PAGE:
But the Image Trace panel, like I said, it's meant to get us most of the way there, and I think right now I'm probably about 85 to 90% of the way there. I would need to come in and reconnect some of these paths. I might reshape some of these curve lines. I would definitely clean up some of the stray areas around here, and I would also change some of the areas that are a little bit more pointy than they should be; things like that, just to make it a little bit pleasing to the eye. I would also fill in some of the gaps in some of these areas, but overall, I'm pretty happy with the result here. It didn't take me a whole lot of time to do it, and because I used the Black and White preset, it was really fast in the render time.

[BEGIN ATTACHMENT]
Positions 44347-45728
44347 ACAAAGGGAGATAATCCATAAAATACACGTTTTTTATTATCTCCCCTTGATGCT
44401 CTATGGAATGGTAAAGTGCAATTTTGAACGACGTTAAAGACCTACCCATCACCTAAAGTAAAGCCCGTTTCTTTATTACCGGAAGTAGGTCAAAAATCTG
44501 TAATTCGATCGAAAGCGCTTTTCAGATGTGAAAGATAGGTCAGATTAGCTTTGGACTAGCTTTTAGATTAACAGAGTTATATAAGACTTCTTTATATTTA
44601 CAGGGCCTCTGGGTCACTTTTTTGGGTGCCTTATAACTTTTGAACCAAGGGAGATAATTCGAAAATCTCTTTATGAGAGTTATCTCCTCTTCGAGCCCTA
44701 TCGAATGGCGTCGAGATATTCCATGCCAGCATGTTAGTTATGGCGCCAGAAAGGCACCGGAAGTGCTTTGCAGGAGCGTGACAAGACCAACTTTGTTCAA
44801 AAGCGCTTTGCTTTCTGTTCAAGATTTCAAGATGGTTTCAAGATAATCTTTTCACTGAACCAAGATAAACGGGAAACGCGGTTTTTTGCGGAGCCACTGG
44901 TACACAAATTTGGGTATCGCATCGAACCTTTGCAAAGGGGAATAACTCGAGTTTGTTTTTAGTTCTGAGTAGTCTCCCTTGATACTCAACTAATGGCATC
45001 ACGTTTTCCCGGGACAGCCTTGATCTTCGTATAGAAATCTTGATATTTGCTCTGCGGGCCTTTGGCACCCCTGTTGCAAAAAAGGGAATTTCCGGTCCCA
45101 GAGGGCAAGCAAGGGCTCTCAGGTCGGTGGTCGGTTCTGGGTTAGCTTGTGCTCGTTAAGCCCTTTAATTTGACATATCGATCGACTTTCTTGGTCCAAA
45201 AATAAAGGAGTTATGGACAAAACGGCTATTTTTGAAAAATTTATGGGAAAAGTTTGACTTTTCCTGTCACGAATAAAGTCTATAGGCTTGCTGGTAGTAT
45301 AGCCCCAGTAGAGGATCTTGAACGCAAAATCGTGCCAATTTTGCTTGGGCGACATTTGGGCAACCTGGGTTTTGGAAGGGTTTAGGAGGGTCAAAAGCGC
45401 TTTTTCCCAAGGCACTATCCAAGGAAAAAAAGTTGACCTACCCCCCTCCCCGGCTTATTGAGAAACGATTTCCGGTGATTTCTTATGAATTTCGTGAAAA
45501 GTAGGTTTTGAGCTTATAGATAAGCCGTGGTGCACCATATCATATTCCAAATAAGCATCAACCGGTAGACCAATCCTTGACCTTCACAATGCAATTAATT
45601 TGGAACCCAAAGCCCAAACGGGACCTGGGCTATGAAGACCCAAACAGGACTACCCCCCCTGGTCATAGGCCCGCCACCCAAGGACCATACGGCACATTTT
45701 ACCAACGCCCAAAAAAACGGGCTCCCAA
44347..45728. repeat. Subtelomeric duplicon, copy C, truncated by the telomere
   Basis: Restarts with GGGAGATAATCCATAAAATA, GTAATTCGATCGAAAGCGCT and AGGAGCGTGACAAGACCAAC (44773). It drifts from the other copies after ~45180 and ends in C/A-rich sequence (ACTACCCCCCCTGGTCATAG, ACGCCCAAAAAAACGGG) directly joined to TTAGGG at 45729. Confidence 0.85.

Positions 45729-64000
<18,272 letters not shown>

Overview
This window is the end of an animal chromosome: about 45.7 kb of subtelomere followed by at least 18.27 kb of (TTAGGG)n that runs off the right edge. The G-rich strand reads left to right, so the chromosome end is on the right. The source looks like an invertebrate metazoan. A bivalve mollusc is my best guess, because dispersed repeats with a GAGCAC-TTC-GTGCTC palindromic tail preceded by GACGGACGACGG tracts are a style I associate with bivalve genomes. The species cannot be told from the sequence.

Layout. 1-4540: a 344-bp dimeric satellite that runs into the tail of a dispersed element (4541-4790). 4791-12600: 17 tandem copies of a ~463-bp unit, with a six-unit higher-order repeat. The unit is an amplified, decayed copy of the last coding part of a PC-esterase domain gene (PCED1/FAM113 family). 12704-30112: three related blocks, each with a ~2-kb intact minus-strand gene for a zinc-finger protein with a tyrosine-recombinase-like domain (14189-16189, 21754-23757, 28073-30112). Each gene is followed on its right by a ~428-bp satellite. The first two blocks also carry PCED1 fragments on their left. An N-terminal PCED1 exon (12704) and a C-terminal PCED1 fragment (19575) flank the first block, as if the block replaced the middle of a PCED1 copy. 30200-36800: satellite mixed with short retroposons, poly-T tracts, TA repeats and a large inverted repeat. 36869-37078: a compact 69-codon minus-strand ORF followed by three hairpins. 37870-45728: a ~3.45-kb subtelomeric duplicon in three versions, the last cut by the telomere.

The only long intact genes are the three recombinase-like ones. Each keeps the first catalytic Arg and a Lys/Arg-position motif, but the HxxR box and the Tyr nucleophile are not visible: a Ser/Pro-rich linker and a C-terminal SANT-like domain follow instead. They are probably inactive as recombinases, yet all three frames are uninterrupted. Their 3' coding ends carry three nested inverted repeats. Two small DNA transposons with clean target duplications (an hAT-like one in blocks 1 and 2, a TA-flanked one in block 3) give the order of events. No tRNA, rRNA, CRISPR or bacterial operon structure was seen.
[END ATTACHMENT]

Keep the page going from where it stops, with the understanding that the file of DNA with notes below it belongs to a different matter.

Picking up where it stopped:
So, the next time you bring in some piece of line artwork, whether it's a pencil sketch, a pen drawing, a coloring book page, whatever that might be, try using the Black and White preset first. Get as close as you can with it. If you're still not making any headway on it, then try some of the other presets inside of this panel. And once you do that, I think you'll be really happy with the result, and then get yourself as close as you can. Understand that you're not going to make it perfect; it's not going to be a one for one representation of what you saw in the original piece of artwork, but you can get it pretty darn close with this panel, and then once you're finished with it, you can expand it out, turn it into paths, and take it to that next level using the rest of the tools in Illustrator.
- Analyzing the existing artwork
- Developing a tracing plan
- Setting up your artwork
- Exploring the three steps of tracing
- Adjusting the curve fitting
- Combining paths into shapes
- Tracing text by hand
- Applying colors to your artwork